our logo depicts the chemical
makeup of the neuropeptides
studied in the lab
Spring view of Beaumont Tower at MSU
Spring view of Beaumont Tower at MSU

Meet the Team

Justin Smith
Justin A. Smith

Postdoctoral Researcher

Giltner 221B

phone: 517-355-9562

email: smit2705[at]msu.edu

Research Interests

I am interested in developing a better understanding of the central mechanisms that govern social behavior using circuit-level and molecular techniques. The neuropeptides oxytocin and vasopressin are centrally-acting mediators of communal interactions, but also influence physiological responses to commonly experienced events such as environmental and internal stressors. Pathological states involving social deficits are often accompanied by dysregulated stress responsiveness and anxiety, suggesting that targeting the oxytocin and/or vasopressin systems may lead to viable therapeutics for psychiatric disorders with pronounced social components. Furthermore, as the prevalence of these disorders can be sexually dimorphic, my interests lie in determining sex-specific mechanisms related to oxytocin and vasopressin expression in the brain.

Positions and Education
Since Jan 2017

Postdoctoral researcher in the Neurobiology of Social Behavior Lab, directed by Dr. Alexa Veenema, Michigan State University

Aug 2016 - Dec 2016

Postdoctoral researcher in the Neurobiology of Social Behavior Lab, directed by Dr. Alexa Veenema, Boston College

July 2016

Ph.D. in Pharmaceutical Sciences (Pharmacodynamics), University of Florida, Gainesville, FL. Advisor: Dr. Eric Krause

2012

B.S. in Neuroscience (Neurobiology) with Math minor, University of Cincinnati, Cincinnati, OH.

Selected Publications

Peris J, Macfadyen K, Smith JA, de Kloet AD, Wang L, Krause EG (2016) Oxytocin receptors are expressed on dopamine and glutamate neurons in the mouse ventral tegmental area that project to nucleus accumbens and other mesolimbic targets. Journal of Comparative Neurology Sep 12. [Epub ahead of print].

Wang L, Hiller H, Smith JA, de kloet AD, Krause EG (2016) Angiotensin type 1a receptors in the paraventricular nucleus of the hypothalamus control cardiovascular reactivity and anxiety-like behavior in male mice. Physiological Genomics 48:667-76.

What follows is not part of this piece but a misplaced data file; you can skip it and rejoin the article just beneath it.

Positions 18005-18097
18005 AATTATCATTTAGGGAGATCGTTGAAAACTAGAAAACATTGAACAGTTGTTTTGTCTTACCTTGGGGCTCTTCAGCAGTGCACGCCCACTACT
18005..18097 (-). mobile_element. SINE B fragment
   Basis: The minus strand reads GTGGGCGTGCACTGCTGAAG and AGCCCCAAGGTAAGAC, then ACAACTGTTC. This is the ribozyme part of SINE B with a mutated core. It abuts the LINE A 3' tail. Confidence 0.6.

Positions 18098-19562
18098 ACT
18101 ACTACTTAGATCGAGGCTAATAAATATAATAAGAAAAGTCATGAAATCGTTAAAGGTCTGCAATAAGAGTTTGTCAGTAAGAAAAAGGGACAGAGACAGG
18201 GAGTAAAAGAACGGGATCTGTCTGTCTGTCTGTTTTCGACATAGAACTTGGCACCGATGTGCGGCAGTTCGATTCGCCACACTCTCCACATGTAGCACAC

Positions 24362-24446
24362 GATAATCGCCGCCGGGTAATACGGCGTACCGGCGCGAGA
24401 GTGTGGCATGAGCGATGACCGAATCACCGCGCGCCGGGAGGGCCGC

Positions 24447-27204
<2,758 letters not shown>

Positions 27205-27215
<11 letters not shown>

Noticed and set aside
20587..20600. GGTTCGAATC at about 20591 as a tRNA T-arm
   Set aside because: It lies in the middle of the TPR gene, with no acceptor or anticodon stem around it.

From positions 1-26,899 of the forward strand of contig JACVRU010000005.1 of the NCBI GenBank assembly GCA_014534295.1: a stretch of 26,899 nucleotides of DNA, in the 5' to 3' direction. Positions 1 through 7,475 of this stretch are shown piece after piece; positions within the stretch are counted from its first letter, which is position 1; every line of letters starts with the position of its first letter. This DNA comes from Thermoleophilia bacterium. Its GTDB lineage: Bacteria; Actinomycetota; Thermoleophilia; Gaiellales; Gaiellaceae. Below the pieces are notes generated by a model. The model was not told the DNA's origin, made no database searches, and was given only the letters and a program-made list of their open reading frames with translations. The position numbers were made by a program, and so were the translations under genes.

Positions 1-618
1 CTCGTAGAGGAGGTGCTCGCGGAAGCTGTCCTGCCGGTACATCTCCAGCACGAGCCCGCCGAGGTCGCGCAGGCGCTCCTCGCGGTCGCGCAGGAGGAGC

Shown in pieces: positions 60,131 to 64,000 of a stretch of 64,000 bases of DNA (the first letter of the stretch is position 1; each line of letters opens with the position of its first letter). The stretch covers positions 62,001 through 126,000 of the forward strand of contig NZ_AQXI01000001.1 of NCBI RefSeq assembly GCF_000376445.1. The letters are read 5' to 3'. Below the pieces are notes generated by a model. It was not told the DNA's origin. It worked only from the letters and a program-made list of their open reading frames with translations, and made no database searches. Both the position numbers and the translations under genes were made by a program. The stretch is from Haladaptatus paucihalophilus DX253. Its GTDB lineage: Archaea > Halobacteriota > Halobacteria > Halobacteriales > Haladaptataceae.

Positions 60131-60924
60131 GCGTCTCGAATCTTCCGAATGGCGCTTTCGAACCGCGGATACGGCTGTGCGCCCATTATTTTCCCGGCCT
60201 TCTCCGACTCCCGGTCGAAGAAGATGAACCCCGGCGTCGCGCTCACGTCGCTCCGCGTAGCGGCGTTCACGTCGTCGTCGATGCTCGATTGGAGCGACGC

de Kloet AD, Pitra S, Wang L, Hiller H, Pioquinto DJ, Smith JA, Sumners C, Stern JE, Krause EG (2016) Angiotensin type-2 receptors influence the activity of vasopressin neurons in the paraventricular nucleus of the hypothalamus in male mice. Endocrinology 157:3167-80.

Wang L, de Kloet AD, Pati D, Hiller H, Smith JA, Pioquinto DJ, Ludin JA, Oh SP, Katovich MJ, Frazier CJ, Raizada MK, Krause EG (2016) Increasing brain angiotensin converting enzyme 2 activity decreases anxiety-like behavior in male mice by activating central Mas receptors. Neuropharmacology 105:114-23.

de Kloet AD, Wang L, Ludin JA, Smith JA, Pioquinto DJ, Hiller H, Steckelings UM, Scheuer DA, Sumners C, Krause EG (2016) Reporter mouse strain provides a novel look at angiotensin type-2 receptor distribution in central nervous system. Brain Structure and Function 221:891-912.

Smith JA, Wang L, Pati D, de Kloet AD, Frazier CJ, Krause EG (2015) Hydromineral homeostasis and beyond: neuropeptides as mediators of anxiety and stress-responsiveness. Frontiers in Systems Neuroscience 9:46.

Smith JA, Wang L, Hiller H, Taylor CT, de Kloet AD, Krause EG (2014) Acute hypernatremia promotes anxiolysis and attenuates stress-induced activation of the hypothalamic-pituitary-adrenal axis in male mice. Physiology and Behavior 136:91-96.

de Kloet AD, Pioquinto DJ, Nguyen D, Wang L, Smith JA, Hiller H, Sumners C (2014) Obesity induces neuroinflammation mediated by altered expression of the renin-angiotensin system in mouse forebrain nuclei. Physiology and Behavior 136:31-38.

Frazier CJ, Pati D, Hiller H, Nguyen D, Wang L, Smith JA, MacFadyen K, de Kloet AD, Krause E G (2013) Acute hypernatremia exerts an inhibitory oxytocinergic tone that is associated with anxiolytic mood in male rats. Endocrinology 154:2457-2467.